Acquisition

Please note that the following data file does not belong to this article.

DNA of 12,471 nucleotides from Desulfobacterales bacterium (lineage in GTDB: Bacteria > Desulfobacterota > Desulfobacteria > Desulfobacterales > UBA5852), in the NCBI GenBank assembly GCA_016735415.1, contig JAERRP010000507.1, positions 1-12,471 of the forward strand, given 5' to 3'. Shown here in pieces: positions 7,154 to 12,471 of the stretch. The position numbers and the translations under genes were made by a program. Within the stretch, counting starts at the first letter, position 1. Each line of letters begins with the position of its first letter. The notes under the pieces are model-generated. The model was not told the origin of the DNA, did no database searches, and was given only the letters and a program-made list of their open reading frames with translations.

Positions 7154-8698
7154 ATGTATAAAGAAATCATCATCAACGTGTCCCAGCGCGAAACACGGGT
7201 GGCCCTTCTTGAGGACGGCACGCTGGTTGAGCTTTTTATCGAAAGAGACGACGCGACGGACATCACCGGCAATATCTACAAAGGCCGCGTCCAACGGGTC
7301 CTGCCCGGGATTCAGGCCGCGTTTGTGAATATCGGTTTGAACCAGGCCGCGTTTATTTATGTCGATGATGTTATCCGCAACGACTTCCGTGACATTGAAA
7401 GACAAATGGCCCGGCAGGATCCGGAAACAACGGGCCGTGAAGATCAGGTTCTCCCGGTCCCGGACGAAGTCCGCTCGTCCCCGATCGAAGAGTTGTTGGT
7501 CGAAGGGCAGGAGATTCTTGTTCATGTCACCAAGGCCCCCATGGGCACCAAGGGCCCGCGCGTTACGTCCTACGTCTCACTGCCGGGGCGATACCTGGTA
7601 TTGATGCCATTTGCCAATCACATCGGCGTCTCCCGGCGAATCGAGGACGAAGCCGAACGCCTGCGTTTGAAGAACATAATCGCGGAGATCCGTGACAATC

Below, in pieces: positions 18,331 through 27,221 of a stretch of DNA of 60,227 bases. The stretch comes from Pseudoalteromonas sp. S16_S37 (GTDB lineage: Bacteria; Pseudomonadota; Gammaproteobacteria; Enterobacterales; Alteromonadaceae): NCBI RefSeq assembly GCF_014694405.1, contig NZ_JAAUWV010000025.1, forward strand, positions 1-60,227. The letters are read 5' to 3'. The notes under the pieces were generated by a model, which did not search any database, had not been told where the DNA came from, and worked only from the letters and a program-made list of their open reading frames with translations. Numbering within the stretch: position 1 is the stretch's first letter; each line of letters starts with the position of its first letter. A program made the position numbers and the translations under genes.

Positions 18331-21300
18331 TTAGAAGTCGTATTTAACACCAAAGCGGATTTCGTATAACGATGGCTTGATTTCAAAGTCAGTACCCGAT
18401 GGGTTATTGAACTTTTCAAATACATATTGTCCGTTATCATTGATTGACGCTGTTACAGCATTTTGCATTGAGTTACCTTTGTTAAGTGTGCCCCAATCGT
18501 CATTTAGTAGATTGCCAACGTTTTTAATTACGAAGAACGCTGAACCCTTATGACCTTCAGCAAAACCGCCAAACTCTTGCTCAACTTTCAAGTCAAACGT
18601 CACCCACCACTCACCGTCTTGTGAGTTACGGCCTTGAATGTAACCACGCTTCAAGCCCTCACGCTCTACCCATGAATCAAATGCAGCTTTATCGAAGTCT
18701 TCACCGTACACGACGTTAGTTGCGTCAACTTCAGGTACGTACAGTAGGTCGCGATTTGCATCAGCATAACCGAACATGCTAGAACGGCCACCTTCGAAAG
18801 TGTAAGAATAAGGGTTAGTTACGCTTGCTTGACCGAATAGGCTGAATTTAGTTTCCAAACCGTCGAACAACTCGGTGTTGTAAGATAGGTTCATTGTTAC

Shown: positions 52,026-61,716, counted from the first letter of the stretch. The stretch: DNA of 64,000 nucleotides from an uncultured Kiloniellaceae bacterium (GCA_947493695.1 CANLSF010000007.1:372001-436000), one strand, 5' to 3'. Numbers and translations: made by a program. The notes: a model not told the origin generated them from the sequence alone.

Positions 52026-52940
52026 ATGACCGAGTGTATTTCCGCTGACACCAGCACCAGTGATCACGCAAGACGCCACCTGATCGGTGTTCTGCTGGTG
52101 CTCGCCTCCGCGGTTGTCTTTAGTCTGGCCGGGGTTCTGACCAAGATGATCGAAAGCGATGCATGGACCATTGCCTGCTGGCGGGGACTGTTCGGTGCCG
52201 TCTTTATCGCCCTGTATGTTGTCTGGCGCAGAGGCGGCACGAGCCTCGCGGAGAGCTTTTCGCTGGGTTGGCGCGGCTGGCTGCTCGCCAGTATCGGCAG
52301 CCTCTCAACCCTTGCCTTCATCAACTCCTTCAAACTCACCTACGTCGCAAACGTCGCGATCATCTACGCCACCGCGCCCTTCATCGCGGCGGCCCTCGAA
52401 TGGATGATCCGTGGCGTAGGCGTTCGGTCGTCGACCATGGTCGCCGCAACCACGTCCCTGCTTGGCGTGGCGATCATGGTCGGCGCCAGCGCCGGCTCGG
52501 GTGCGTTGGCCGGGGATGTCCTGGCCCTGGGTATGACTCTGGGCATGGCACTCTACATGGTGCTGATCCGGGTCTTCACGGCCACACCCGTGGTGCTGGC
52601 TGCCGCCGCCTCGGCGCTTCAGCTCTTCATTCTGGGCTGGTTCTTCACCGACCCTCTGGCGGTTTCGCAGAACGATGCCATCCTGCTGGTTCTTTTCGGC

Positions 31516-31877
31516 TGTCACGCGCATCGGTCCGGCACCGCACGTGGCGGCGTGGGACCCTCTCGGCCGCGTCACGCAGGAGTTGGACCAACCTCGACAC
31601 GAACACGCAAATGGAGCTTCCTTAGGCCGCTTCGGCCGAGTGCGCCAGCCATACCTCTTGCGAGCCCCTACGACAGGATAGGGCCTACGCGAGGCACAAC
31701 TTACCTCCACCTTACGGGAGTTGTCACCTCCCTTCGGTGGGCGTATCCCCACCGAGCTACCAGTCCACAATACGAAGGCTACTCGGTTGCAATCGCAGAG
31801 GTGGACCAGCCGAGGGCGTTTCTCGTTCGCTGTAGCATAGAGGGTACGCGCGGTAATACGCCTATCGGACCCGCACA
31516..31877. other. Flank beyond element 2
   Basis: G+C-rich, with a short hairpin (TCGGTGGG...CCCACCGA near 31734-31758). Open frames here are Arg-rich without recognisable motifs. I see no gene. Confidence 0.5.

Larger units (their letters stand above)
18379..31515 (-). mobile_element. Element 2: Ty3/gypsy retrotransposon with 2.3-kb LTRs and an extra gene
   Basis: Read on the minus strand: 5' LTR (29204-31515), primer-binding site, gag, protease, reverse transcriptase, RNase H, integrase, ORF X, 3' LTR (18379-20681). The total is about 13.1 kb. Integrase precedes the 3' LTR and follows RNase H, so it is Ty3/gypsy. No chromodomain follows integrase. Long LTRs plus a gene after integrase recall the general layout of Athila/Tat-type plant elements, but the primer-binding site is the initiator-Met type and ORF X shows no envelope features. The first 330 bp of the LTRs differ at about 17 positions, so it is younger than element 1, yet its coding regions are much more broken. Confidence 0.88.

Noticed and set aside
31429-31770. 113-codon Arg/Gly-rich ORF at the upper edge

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TRAINING Training the next generation by Dick Hobbs A t the end of January a new body – the Institute for Training in Television Production (ITTP) – held its first conference, organised by the publishers of tv-bay magazine and chaired by former broadcaster Roz Morris, MD of TV News London Ltd. A packed room debated – sometimes hotly – the issues. Chair of ITTP is freelance lighting cameraman Graham Reed. In his opening comments he painted a bleak picture of the skills that the current crop of media technology courses are teaching. He recalled a recent lighting job on which he gave experience to a couple of third-year students. “I asked them ‘the 13A question’: what current can you draw from a domestic circuit,” he recalled. “I asked them about amps, and got the distinct impression that they had no idea. Their ideas of wiring up a 13A plug made me very scared. “Young people want to direct music videos, but they have no idea of counting bars or musical notation. Students do not seem to know anything about logarithms, even though we see and hear in log scales. How did this happen?” If they are lacking in core technical skills, he also felt that they were missing the artistic sensibilities, too. “If I ask camera students who their favourite artist or photographer is, they look at me blankly,” he said. Appropriately, then, the first session focused on skills that employers need. Both Chris Owen, head of cameras at ITV, and Douglas Fletcher, operations director at CTV said they did take new graduates, but they saw them very much as trainees who need considerable further work before they can be useful to their new employers. They emphasised the need for students to be self starters, too. Owen said that he received applicants from students who had identified studio multi-camera operations as their future, who had never been inside a studio. “We have 3000 people a week as audiences in The London Studios – why have they not done that. This is something I criticise the universities for.” To help, ITV Studios runs a six week summer placement scheme, giving them two weeks with cameras, sound and lighting. They typically get 200 – 300 applications for around 12 places. At CTV Fletcher recruits around nine students a year from around 120 applications, for those who want to work in outside broadcasts. “This is expensive for us,” he said. “We can’t send them out as engineers, and we get no money from our clients for them.” Peter Leverick, now running the New Leaf Academy as an alternative training route for camera operators, raised another issue, that having the individual skills is not enough. “They need to know about teamwork, and they need to know how to deal with performers, in a diplomatic but positive way.” The university approach Perhaps the central argument of the day was the role of universities in training. With a lot of heads of department from the more active universities in the room there was, unsurprisingly, a lot of enthusiasm for degree courses. 82 | TV-BAY MAGAZINE: ISSUE 86 FEBRUARY 2014 But on the other hand, many voices – who would perhaps accept the description “old school professionals” – wanted to see much more vocational training. Peter Leverick felt that a three year degree course is too long. “Students want to come away with a piece of paper that says ‘I have a degree’,” he felt. “Better would be a one year foundation course which looks at the theory, and gives them the chance to decide which discipline they are going to follow, with a “day release” programme to take new entrants into the business to do modular courses at colleges.” One comment from the floor argued that universities were too academic. That was countered with another voice, pointing out that Buckinghamshire University has its own outside broadcast unit that covers every Watford home game as well as music and dance events. Ralph Tribe from Sky said “we have come out very firmly in favour of apprenticeships and vocational training. If the debate is about employability, we think apprenticeships are the best solution. “If you consider content as an industry, it is really in a resurgent phase. For us, it is about competing in a market where there are not enough skills to go around. That is a pretty exciting place to be.” One of the most interesting aspects of the day was that the technical